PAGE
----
“Lent is not just a time for fasting and giving things up. It’s actually a time for God.”
Sixth-grader Lilly Borgmeyer shared one of the insights she gleaned from an interactive prayer service she and her teacher and classmates helped lead at Immaculate Conception School in Loose Creek.
The purpose was to put the school’s 114 students in a prayerful and purposeful frame of mind ahead of Lent, so they could observe the season well.
“We give things up because that’s what Jesus did when He was in the desert,” said sixth-grader Emma Stuecken.
“He did that for us,” she added.
Their teacher, Megan Markway, set out in early February to help her students approach Lent more intentionally this year by planning ahead.
During religion class one morning, she gathered them into prayer and began a gentle line of inquiry.
She asked why Lent is 40 days long.
Hands went up, and students told her about the time Jesus spent in the desert, fasting and fending-off temptation before entering His public ministry.
She asked what three things Catholics are called to pay special attention to throughout the days leading up to Easter.
Some told her about praying more.
Others talked about giving things up, such as food they like to eat, and cutting back on things they like to do.
Some spoke of the CRS Rice Bowl on their kitchen tables and of giving money to the poor.
Mrs. Markway taught them the word “almsgiving” and explained its biblical connection to praying and fasting.
“We matched their ideas with the words the Church uses to talk about them,” she said.
Based on what she and her students shared with each other that morning, Mrs. Markway helped them prepare a pre-Lenten prayer service for the whole school.
All together now
The morning of Feb. 8, the entire student body gathered in the school cafeteria.
Again, they prayed.
Again, Mrs. Markway asked questions.
Students young and old put their hands up to answer.
The sixth-graders held up signs to help Mrs. Markway illustrate words and concepts related to having a fruitful Lent.
“The kids in the primary grades gave answers like ‘prayer’ or ‘spending time with Jesus,’” she noted. “‘Almsgiving’ is the word that always trips them up. We had to teach them about the purpose of alms.”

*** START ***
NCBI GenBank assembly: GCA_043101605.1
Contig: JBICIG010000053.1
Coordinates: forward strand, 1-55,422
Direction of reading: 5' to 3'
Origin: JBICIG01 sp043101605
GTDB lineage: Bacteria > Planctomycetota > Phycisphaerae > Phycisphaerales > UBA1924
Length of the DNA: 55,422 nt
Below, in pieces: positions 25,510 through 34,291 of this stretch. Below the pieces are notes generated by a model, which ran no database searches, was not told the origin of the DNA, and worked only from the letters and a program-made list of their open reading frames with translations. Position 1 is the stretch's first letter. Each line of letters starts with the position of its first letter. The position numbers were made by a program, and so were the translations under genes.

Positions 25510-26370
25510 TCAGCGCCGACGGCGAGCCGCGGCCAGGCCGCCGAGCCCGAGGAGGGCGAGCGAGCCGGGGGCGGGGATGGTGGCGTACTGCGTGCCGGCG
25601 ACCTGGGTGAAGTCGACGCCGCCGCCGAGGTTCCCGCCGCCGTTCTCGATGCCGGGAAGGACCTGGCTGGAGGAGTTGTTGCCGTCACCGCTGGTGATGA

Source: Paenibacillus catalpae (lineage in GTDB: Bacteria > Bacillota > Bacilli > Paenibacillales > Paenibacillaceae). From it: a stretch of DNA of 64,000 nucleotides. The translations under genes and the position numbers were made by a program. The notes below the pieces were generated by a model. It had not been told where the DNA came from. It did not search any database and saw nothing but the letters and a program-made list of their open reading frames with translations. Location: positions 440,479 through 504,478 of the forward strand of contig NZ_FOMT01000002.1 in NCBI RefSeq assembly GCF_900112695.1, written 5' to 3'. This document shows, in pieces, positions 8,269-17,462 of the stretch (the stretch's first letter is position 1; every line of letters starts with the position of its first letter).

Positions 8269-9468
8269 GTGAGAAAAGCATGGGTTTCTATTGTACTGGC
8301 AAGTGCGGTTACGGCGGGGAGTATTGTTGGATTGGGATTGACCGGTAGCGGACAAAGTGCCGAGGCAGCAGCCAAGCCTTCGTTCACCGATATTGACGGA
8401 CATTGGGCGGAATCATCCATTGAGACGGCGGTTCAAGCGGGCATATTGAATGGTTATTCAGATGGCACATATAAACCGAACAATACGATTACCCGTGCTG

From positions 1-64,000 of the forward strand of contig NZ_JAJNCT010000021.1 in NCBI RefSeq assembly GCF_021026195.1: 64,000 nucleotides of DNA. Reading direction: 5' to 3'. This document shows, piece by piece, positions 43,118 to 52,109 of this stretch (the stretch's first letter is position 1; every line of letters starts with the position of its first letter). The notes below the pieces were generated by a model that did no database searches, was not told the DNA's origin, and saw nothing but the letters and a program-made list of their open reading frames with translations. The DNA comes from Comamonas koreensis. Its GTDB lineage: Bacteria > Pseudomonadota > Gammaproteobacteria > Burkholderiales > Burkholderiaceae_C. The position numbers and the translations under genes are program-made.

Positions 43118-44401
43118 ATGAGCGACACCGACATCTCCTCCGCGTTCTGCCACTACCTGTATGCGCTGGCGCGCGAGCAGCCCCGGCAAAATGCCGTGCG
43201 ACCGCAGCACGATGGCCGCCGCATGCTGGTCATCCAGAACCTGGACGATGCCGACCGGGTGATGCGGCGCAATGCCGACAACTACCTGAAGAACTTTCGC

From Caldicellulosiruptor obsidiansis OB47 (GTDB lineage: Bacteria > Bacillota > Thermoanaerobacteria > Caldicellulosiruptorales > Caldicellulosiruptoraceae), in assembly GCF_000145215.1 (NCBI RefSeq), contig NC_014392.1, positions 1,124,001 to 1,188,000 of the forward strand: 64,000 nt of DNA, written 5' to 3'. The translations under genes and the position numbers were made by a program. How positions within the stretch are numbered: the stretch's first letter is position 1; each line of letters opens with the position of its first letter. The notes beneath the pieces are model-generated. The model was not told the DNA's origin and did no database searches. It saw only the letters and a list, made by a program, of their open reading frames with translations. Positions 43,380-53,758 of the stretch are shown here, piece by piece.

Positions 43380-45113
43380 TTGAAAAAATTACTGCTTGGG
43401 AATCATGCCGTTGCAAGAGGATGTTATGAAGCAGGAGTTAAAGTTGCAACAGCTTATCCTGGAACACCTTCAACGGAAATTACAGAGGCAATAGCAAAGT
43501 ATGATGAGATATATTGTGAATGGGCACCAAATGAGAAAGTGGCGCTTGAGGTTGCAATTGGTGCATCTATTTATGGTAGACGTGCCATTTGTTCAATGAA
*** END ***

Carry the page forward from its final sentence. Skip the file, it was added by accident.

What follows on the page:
She spoke of the need to be specific about their personal Lenten fasts and resolutions.
“Whatever you pick, you need to find a way for it to bring you closer to God,” she said.
She suggested giving up something that’s hard to let go of, “and whenever it gets really difficult for you, that’s when you bring God into it.”
“Ask Him to give you the strength you need for whenever you’re having a hard time,” she said.
They watched a short video of popular Catholic evangelizer Father Michael Schmitz, director of youth and young-adult ministry from the Diocese of Duluth, Minnesota.
The priest encouraged them to tell people who are close to them what they’re giving up for Lent, so they can help and encourage each other.
“He said to let those around you help you stay accountable and stay closer to God,” said Mrs. Markway. “We can be there to help each other. And maybe somebody will get some inspiration from your idea.”
Nearer to Thee
Lilly held up a sign that said “Almsgiving” during the prayer service.
A message that stuck with her is that giving something up out of love helps people get closer to God.
“I would like to be closer to Him,” she said.
She learned that from a prayer standpoint, setting aside just 15 minutes a day for prayer can make a big difference.
The avenues for sacrifice are wide and plentiful.
“You can give up something other than food,” she said. “You can give up TV or something like that.”
Emma helped read the petitions during the prayer service.
She learned about the importance of being intentional about her Lenten practices.
For instance, she hopes that if she spends less time on her phone during Lent, she’ll continue spending time on more important things after Lent is over.
She encouraged people her age to listen to what their teachers tell them about Lent and the practice of their faith.
“They know what they’re talking about,” she said.
Now and forever
Principal Anne Luebbert plans to give frequent reminders about Lenten practices and sacrifices throughout the season, so the students don’t lose track or forget.
Mrs. Markway said she hopes the students understand how powerful a sacrifice for God can be for getting closer to Him.
It’s something they can focus on during Lent and hopefully will continue throughout the year, she said.